you could have absolutely zero activity in an air-lock for weeks and that doesn't mean anything in terms of fermentation being done. Obviously it's slowed but that doesn't mean it's done. The only way to really know if it's completely done is with a gravity reading.
 

Cape Brewing

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Hopefully someone will see this, but doesn't a hydrometer really measure density? I mean I use a hydrometer to measure the amount of salt in my saltwater fish tank, not the sugar. So essentially any dissolved additive in a liquid can increase the specific gravity, right? If true dissolved starch (or whatever) from grains (like wheat/oats) would also add to it, correct? Assuming both statements are correct how can you figure out what your finishing gravity should be, assuming close to 0 being done? Obviously you can still figure out alcohol content based on the SG and FG but unless you have a way to calculate what to subtract away from sugars it would seem you would be lost. Just something I was thinking about after making a beer thick with adjuncts (right word?). The beer came out great but finished no where near 0.
Beer's don't finish near 0... they fluctuate dramatically depending on style. Some wheats, pale ales, etc will finish out in the low teens while something like a barleywine will finish muchmuch higher than that.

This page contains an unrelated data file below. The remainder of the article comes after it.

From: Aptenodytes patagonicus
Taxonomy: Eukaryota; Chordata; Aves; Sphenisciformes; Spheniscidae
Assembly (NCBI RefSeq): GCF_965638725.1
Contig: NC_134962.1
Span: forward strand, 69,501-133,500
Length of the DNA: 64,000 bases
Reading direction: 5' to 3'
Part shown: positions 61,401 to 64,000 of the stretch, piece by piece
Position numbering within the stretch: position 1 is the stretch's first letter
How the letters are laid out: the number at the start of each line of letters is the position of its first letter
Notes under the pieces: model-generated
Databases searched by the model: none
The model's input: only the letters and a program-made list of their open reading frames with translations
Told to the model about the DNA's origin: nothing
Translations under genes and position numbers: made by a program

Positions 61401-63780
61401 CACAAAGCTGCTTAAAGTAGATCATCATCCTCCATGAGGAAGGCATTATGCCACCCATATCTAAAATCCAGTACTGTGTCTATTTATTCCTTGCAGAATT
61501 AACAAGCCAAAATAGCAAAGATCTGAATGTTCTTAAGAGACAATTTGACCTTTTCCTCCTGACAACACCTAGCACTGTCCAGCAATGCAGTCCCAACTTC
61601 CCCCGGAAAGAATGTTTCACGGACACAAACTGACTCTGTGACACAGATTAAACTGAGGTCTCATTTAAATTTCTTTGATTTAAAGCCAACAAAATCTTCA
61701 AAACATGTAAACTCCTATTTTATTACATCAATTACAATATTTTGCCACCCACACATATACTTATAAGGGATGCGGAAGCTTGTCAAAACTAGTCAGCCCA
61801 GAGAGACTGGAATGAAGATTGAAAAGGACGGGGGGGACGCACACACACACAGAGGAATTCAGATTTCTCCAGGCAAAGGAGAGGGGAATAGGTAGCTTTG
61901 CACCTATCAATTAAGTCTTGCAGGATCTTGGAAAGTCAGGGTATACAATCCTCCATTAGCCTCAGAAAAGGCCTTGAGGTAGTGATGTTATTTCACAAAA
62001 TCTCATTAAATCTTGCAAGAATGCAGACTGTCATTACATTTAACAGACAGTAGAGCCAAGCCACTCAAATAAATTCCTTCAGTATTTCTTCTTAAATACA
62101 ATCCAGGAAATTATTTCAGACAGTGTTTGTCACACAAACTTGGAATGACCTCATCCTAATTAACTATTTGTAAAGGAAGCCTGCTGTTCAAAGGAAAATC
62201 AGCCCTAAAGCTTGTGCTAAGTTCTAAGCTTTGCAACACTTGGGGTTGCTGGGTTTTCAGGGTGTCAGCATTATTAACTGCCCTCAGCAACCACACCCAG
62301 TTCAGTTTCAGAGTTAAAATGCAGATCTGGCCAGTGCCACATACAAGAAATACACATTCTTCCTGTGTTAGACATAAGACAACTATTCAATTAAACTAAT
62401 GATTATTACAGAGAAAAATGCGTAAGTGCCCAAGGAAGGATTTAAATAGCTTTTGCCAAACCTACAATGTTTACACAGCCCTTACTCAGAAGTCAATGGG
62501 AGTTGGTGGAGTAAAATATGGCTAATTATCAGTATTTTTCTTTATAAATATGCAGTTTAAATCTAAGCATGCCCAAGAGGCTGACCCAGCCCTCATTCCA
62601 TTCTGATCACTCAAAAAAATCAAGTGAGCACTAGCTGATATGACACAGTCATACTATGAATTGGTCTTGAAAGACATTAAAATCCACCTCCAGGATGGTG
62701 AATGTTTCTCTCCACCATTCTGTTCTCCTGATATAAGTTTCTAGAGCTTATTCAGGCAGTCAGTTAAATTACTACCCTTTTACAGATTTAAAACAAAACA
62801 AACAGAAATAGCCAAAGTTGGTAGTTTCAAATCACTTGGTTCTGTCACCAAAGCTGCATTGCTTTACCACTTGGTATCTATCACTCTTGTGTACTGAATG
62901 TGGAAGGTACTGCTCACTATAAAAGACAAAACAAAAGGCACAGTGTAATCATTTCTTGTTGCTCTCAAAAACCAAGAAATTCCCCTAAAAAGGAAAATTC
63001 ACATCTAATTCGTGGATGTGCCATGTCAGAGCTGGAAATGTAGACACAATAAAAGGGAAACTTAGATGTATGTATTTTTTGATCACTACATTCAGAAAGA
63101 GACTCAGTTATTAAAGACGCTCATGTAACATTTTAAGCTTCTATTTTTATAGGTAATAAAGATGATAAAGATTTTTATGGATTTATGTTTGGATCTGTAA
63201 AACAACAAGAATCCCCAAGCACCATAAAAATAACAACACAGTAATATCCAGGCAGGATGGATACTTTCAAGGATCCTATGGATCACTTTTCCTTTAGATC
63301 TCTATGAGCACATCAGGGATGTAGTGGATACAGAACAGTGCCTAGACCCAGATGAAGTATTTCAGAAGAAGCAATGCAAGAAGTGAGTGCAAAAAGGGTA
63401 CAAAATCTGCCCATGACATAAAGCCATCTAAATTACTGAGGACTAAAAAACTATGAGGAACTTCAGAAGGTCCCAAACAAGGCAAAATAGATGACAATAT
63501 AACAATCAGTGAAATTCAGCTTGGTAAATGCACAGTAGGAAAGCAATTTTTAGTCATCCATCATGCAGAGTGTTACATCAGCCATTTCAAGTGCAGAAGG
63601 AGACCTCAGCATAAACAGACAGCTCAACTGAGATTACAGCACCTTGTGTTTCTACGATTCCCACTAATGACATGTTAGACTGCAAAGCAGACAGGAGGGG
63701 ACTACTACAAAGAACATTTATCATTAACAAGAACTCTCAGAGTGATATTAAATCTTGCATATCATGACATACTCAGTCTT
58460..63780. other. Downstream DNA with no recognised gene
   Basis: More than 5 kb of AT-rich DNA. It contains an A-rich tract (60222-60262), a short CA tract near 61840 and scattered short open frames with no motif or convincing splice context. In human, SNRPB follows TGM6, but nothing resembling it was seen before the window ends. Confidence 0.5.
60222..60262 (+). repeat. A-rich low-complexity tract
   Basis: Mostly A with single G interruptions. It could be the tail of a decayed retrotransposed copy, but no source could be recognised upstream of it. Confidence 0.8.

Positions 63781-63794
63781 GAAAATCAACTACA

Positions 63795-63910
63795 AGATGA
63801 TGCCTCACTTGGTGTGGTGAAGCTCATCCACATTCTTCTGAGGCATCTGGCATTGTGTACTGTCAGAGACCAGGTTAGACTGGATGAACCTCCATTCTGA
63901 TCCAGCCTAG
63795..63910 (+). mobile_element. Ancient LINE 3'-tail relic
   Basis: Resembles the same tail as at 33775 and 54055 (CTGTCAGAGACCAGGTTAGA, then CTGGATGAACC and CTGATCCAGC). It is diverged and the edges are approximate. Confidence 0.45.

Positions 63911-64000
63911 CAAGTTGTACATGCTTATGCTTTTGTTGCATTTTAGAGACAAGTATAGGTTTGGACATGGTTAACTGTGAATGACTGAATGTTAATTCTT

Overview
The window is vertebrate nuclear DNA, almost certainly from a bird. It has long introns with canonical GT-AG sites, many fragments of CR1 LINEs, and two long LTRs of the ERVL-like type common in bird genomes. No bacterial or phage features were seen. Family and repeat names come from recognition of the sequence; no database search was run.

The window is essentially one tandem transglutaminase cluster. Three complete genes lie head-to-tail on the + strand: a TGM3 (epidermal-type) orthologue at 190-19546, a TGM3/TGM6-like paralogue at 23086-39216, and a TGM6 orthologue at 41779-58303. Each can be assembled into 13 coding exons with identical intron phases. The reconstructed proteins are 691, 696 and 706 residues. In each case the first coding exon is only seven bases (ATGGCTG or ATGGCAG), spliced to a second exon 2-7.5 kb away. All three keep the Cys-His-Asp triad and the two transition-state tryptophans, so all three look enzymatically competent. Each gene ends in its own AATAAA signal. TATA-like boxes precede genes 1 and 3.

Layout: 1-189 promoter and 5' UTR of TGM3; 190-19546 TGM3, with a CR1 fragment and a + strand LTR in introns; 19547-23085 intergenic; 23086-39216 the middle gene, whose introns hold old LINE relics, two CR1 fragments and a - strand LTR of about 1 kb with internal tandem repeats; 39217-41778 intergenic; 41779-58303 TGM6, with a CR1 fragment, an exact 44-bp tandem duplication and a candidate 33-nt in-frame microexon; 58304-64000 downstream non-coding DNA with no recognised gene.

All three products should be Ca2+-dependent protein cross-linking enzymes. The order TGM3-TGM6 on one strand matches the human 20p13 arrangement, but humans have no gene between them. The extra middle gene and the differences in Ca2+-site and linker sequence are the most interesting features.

"0" is not a significant point on the hydrometer for any reason other than it's plain water at 60 degrees. Other than that, it has nothing to do with where a beer should finish.

And you shouldn't need to calculate anything in terms of where you should finish, any reasonably decent recipe should give you both an OG and a FG to shoot for.
 

jgln

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Beer's don't finish near 0... they fluctuate dramatically depending on style. Some wheats, pale ales, etc will finish out in the low teens while something like a barleywine will finish muchmuch higher than that.

"0" is not a significant point on the hydrometer for any reason other than it's plain water at 60 degrees. Other than that, it has nothing to do with where a beer should finish.

And you shouldn't need to calculate anything in terms of where you should finish, any reasonably decent recipe should give you both an OG and a FG to shoot for.
I guess the answer I was looking for (agreement) was a hydrometer can't accuretly predict the available sugars in your wort unless you calculate exactly what you expect and use it as confiormation once fermentation is done. In other words the OG you have is not all fermentable sugars. So it's a two part step when using an new recipe to determine what sugars you have or will have available. Of course with a proven recipe you can use it to know if you made it right (OG) and once the FG is established you know when it should be finished. There has been discussion if are they needed or not (I think they are very useful) and it got me thinking that they only aid when knowing the FG if the recipe is proven, or you are one hell of an estimator on your new recipe. I guess now that I am experimenting more I realize it's difficult to use a hydrometer to know when the fermentation is done because I don't know what the FG will be until it's actually done. Thanks!
 

Boston Brew Guy